After the first mile is out of the way, the best strategy during the next few miles is to settle into a good rhythm. Try to run fast but relaxed. Establishing a relaxed running style early in the race will go a long way toward helping you avoid tightening up, so you can maintain your goal pace to the finish. Go through a mental checklist periodically to make sure your shoulders are relaxed, your body is upright, your breathing is steady, you are maintaining your stride rate and any other personal cues you use to help maintain good running style throughout the race.
Take a carbohydrate drink at the first aid station, or, if you're carrying your own, within the first mile or two. It's useful to take in carbs right from the start rather than waiting until you think you need them. If you wait until you feel tired and light-headed to take in carbohydrates, it will be too little too late. The longer you can postpone carbohydrate depletion, the longer you will be able to maintain your goal pace. It's also useful to drink a few ounces of fluid at each 5K aid station during the marathon to minimize dehydration, using thirst as your guide on how much, and how frequently, to drink. A few seconds lost at each aid station can translate into several minutes gained toward the end of the marathon.
Mentally, the first half of the marathon is the time to cruise. Try to save your mental and emotional energy for the second half of the race. All other factors being equal, if there's a group of runners in the lead pack at halfway, the winner will be the one who has cruised along at the back of the pack, saving his or her energy for the demands of the second half of the race. Regardless of your ultimate finishing place in the marathon, you should realize that the second half is much harder than the first half; just try to get the first half out of the way at the correct pace without using any more mental energy than necessary.

To Group or Not to Group
Although in most cases you should stay with your pacing plan, the weather or the tactics of other runners may merit slightly altering your strategy. If you're running into a headwind, there's a substantial advantage to running in a group of runners and letting others block the wind. Though you may need to do your share in leading the group, you'll still save considerable energy compared to running by yourself into the wind. On a windy day, therefore, you may need to run faster or slower than planned to stay with a group.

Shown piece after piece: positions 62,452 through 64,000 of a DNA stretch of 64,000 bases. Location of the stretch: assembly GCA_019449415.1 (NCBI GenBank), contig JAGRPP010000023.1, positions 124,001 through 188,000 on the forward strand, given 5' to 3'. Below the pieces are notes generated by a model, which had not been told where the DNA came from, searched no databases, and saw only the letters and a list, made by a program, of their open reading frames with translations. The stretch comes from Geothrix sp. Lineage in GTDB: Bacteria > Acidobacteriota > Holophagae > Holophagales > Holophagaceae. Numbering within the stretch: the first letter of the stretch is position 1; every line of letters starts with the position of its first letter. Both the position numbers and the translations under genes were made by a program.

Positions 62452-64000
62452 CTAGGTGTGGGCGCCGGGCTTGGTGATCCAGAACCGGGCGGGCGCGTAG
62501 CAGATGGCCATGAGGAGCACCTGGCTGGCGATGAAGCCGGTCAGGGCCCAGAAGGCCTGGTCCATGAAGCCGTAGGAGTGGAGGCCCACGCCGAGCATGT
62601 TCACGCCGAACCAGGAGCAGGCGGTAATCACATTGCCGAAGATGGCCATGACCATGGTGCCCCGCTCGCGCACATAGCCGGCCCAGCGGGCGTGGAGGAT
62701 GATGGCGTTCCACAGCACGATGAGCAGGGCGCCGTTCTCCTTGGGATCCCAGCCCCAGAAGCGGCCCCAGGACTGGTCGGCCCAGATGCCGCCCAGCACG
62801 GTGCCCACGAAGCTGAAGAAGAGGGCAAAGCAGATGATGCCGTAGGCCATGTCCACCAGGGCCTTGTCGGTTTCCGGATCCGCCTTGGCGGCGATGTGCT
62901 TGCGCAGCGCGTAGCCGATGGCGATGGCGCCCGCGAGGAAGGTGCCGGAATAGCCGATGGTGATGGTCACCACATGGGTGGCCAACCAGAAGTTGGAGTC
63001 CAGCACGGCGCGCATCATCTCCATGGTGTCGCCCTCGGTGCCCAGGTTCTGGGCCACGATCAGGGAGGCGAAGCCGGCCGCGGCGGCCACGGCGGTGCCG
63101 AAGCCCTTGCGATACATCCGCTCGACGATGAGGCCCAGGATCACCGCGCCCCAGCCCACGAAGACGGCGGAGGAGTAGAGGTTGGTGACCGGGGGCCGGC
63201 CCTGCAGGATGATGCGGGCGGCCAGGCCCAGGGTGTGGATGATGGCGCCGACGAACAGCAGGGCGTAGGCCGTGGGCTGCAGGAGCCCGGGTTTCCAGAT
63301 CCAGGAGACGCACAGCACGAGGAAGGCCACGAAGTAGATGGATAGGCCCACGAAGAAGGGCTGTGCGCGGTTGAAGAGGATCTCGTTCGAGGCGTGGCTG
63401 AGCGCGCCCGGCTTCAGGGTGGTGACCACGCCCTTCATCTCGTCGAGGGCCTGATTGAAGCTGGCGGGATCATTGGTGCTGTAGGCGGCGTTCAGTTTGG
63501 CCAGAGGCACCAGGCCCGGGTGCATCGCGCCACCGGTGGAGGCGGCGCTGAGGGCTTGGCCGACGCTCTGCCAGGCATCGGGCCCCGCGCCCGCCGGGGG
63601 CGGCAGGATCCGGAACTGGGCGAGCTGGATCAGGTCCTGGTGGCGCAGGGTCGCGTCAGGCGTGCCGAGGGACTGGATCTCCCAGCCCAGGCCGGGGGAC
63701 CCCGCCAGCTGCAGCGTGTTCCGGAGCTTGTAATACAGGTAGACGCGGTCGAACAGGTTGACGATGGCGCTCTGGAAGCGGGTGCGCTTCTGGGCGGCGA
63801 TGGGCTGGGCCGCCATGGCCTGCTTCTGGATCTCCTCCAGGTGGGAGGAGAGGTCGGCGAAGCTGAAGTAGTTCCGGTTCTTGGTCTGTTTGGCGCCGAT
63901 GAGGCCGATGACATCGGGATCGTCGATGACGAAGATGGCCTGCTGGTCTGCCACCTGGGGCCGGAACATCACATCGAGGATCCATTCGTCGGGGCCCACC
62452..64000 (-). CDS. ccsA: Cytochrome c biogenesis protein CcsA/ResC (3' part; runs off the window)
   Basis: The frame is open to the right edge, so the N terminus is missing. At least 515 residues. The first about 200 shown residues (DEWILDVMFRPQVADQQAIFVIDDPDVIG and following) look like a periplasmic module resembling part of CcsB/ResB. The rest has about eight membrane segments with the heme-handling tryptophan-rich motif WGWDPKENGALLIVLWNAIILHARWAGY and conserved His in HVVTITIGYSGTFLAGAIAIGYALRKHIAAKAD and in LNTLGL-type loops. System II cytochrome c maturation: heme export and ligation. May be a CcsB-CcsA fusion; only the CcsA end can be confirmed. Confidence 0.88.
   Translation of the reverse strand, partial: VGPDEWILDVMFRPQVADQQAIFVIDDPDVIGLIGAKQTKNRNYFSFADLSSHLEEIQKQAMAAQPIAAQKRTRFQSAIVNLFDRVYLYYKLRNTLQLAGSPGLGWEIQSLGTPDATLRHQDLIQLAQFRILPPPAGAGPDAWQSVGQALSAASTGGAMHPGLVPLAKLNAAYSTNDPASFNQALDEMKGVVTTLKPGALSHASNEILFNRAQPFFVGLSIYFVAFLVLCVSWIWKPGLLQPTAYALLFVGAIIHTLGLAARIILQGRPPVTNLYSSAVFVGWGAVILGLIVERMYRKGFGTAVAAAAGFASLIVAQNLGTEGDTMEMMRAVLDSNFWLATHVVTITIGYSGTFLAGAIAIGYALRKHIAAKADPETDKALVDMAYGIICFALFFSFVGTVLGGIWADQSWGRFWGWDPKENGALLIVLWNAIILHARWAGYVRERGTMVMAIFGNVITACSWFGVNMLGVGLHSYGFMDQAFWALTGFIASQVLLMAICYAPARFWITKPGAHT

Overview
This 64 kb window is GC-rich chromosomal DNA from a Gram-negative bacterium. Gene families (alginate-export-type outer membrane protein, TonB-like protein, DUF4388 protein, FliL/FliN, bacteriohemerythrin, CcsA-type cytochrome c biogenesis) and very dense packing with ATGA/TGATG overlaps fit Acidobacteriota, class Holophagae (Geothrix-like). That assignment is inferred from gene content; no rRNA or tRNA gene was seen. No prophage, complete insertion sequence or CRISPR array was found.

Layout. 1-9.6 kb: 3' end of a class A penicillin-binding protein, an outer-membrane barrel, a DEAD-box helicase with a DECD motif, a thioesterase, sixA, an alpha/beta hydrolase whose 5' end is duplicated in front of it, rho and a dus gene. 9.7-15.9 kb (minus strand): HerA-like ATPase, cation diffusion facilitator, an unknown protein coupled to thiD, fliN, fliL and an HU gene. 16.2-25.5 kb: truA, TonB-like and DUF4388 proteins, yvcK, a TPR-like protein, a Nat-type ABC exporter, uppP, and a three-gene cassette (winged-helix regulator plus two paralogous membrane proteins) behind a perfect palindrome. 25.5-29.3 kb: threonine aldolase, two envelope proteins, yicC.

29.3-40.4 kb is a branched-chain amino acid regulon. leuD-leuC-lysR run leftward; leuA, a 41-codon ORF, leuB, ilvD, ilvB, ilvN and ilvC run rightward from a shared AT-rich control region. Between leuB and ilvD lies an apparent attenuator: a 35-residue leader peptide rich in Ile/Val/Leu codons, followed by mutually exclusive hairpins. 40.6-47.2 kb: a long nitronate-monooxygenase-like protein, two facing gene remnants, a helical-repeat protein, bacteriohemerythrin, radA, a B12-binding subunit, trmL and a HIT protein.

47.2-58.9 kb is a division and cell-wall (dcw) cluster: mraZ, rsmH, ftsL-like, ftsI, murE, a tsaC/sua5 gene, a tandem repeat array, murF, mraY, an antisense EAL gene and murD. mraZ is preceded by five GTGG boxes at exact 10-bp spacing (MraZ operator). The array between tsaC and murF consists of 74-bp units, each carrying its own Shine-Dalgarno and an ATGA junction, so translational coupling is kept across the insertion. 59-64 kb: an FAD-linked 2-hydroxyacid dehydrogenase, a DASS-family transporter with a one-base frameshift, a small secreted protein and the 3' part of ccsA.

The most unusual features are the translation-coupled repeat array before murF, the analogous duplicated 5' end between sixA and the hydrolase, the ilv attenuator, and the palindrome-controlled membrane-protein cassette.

Even on a calm day, the best strategy is to deviate slightly from your goal pace, rather than running most of the way by yourself. In big-city marathons such as Boston, New York, or Chicago, being stuck by yourself isn't a problem. At almost any pace, you'll be among a number of runners, and you can work with them to reach your goal time. In a smaller marathon, however, you have a reasonably high chance of running by yourself for many miles. In that situation, you must make a judgment call as to whether to go a few seconds per mile faster or slower than planned to stay with a group. Although drafting behind other runners will give you a small energy advantage, most of the benefit of staying with a group is psychological. You don't have to set the pace, and you can relax and go along with the group.
Most runners find it quite difficult mentally to run by themselves for long stretches of the marathon. So what's the trade-off between having company and having to compromise your strategy? A rule of thumb is to deviate from your goal pace by no more than 8 to 10 seconds per mile if you would otherwise be running by yourself during the first 20 miles of the race. Running 8 to 10 seconds per mile faster than planned may not sound like much over 1 mile, but this difference in effort can put you over the edge after a couple of miles.